A threat actor has been exploiting a zero-day vulnerability in FatPipe’s virtual private network (VPN) devices as a way to breach companies and gain access to their internal networks, since at least May, the FBI has warned.
“As of November 2021, FBI forensic analysis indicated exploitation of a 0-day vulnerability in the FatPipe MPVPN device software going back to at least May 2021,” the bureau said in a flash alert (PDF) on Tuesday.
The bug — patched this week — is found in the device software for FatPipe’s WARP WAN redundancy product, its MPVPN router clustering device, and its IPVPN load-balancing and reliability device for VPNs. The products are all types of servers that are installed at network perimeters and used to give employees remote access to internal apps via the internet, serving as part network gateways, part firewalls.
According to the alert, the flaw allowed advanced persistent threat (APT) actors to exploit a file upload function in the device’s firmware to install a webshell with root access, which led to elevated privileges.
Exploiting the vulnerability, which doesn’t yet have a CVE tracking number, gave the APT actors the ability to spread laterally into victims’ networks. FatPipe is tracking the vulnerability with its own tag, FPSA006, which contains both the patch and a security advisory that it put out on Tuesday.
The vulnerability affects all FatPipe WARP, MPVPN and IPVPN device software prior to the latest version releases: 10.1.2r60p93 and 10.2.2r44p1.
Exploit Gives Remote Attackers Admin Rights
FatPipe explained that the former zero-day, which was found in the web-management interface of the affected firmware, could allow an authenticated, remote attacker with read-only privileges to jack up their privileges to the level of an admin on an affected device.
The flaw is caused by a lack of input and validation checking mechanisms for certain HTTP requests on an affected device, FatPipe said.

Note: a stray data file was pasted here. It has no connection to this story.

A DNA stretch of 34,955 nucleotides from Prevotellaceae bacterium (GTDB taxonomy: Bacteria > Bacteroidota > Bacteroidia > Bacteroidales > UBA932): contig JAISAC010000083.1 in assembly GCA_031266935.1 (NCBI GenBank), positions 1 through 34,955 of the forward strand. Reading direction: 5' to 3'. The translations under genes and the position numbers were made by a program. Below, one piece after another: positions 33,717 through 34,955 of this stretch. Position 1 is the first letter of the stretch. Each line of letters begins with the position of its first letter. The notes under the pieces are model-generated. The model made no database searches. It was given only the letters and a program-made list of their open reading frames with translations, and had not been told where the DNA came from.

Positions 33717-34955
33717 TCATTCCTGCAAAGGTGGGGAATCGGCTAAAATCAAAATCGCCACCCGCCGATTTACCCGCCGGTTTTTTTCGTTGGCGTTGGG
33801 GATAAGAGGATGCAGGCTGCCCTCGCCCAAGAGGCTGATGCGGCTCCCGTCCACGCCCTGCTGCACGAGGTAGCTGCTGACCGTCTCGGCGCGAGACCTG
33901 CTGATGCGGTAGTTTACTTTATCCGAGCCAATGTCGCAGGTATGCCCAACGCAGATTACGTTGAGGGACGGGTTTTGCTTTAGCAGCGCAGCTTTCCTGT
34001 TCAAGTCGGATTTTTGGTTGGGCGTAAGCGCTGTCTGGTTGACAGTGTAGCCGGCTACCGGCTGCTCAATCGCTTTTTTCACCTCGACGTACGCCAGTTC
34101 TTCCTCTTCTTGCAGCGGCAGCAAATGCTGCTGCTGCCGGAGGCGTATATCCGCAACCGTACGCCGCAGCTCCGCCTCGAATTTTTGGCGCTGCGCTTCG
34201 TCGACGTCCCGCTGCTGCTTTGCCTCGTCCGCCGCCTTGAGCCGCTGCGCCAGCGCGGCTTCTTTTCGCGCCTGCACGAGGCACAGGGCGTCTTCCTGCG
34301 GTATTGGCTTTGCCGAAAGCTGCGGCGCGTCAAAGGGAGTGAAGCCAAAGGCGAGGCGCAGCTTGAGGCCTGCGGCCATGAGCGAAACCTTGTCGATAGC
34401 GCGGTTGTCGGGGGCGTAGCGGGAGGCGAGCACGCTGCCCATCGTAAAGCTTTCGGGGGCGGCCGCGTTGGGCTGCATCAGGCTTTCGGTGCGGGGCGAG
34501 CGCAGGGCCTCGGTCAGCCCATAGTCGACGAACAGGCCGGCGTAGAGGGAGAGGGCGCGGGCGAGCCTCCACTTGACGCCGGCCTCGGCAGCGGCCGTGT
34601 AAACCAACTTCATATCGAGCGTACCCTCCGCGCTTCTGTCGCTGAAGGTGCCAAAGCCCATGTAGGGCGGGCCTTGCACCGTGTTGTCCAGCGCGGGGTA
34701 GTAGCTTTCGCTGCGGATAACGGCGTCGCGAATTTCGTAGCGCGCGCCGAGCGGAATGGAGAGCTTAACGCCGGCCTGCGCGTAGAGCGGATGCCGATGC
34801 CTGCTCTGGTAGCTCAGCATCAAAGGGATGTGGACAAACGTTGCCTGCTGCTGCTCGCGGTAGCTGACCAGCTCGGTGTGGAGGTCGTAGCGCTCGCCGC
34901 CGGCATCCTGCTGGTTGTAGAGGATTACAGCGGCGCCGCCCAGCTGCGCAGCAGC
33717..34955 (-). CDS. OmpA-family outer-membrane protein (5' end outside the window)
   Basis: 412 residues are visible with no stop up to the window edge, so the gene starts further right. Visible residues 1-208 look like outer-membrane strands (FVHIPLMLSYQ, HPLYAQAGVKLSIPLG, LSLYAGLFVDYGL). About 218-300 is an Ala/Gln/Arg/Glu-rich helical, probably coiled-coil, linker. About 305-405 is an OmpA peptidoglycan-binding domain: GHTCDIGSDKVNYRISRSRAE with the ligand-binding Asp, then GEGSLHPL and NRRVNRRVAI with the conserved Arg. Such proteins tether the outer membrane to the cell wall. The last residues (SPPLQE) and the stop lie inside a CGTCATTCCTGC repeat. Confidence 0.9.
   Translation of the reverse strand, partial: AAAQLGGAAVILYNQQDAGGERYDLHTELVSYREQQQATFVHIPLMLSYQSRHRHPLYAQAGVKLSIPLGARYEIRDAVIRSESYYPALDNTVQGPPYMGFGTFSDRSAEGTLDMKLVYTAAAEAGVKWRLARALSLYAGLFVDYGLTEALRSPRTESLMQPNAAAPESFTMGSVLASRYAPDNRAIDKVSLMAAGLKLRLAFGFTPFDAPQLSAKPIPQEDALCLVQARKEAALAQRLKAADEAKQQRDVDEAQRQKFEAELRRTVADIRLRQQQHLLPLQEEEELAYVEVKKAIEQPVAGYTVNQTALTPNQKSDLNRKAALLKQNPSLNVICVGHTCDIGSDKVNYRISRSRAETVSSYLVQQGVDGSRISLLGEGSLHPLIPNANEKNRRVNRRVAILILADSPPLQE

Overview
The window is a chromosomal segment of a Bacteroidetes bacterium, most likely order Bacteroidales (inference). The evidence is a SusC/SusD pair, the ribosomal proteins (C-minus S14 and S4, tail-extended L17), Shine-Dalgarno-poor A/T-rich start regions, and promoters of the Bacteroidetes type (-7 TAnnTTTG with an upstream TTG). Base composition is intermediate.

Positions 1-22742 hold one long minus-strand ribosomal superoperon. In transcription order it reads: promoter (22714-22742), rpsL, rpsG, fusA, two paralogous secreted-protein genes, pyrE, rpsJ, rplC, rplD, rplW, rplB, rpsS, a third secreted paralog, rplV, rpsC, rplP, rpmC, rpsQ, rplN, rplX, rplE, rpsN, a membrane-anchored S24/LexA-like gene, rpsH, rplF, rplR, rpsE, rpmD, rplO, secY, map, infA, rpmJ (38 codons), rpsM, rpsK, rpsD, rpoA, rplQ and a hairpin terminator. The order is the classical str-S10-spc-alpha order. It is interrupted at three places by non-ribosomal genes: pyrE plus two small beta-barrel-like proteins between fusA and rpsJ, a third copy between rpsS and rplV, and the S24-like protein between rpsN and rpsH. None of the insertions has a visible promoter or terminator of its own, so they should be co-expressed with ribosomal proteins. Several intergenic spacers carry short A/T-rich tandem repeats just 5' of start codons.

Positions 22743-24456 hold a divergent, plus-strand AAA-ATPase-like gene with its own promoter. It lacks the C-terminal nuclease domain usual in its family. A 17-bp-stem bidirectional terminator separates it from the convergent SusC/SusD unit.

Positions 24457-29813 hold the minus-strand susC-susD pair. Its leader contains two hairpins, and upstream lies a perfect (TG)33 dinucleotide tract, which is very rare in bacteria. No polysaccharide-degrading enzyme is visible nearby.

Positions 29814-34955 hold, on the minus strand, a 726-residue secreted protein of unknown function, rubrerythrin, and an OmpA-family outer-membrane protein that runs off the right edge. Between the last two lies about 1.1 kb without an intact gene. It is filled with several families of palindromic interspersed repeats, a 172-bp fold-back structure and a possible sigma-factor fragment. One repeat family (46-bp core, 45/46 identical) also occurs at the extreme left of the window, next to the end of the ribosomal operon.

“An attacker could exploit this vulnerability by sending a modified HTTP request to the affected device,” according to the company’s advisory. “An exploit could allow the attacker as a read-only user to execute functions as if they were an administrative user.”
The FBI’s alert included a list of indicators of compromise (IOCs) and YARA malware signatures and asked organizations to “take action immediately” if they identify any related network activity.
The FBI is urging system admins to upgrade their devices immediately and to follow other FatPipe security recommendations, including disabling UI and SSH access from the WAN interface (externally facing) when not actively using it.
Join the Crowd
The news means that FatPipe has joined a club nobody wants to be part of: The league of VPN and networking equipment makers whose systems have been exploited by cyberattackers.
It’s gotten to the point that government has felt the need to step in. In September, the U.S. National Security Agency (NSA) and the Cybersecurity and Infrastructure Security Agency (CISA) issued guidance on selecting and hardening VPNs, recommending how to choose and harden VPNs to prevent nation-state APTs from weaponizing flaws and CVEs to break into protected networks.
After all, unsecured VPNs can be a hot mess: Just ask Colonial Pipeline (which got pwned by the REvil ransomware crooks with an old VPN password) or the 87,000 (at least) Fortinet customers whose credentials for unpatched SSL-VPNs were posted online in September.
As the government advisory explained, exploiting CVEs associated with VPNs can enable a malicious actor “to steal credentials, remotely execute code, weaken encrypted traffic’s cryptography, hijack encrypted traffic sessions and read sensitive data from the device.”
If successful, threat actors can get further malicious access that can result in a large-scale compromise of a corporate network.
A recent example of nation-state actors preying on vulnerable VPNs came in May, when Pulse Secure rushed a fix for a critical zero-day security vulnerability in its Connect Secure VPN devices. That zero day was exploited by two APTs, likely linked to China, who used it to launch cyberattacks against U.S. defense, finance and government targets, as well as victims in Europe.
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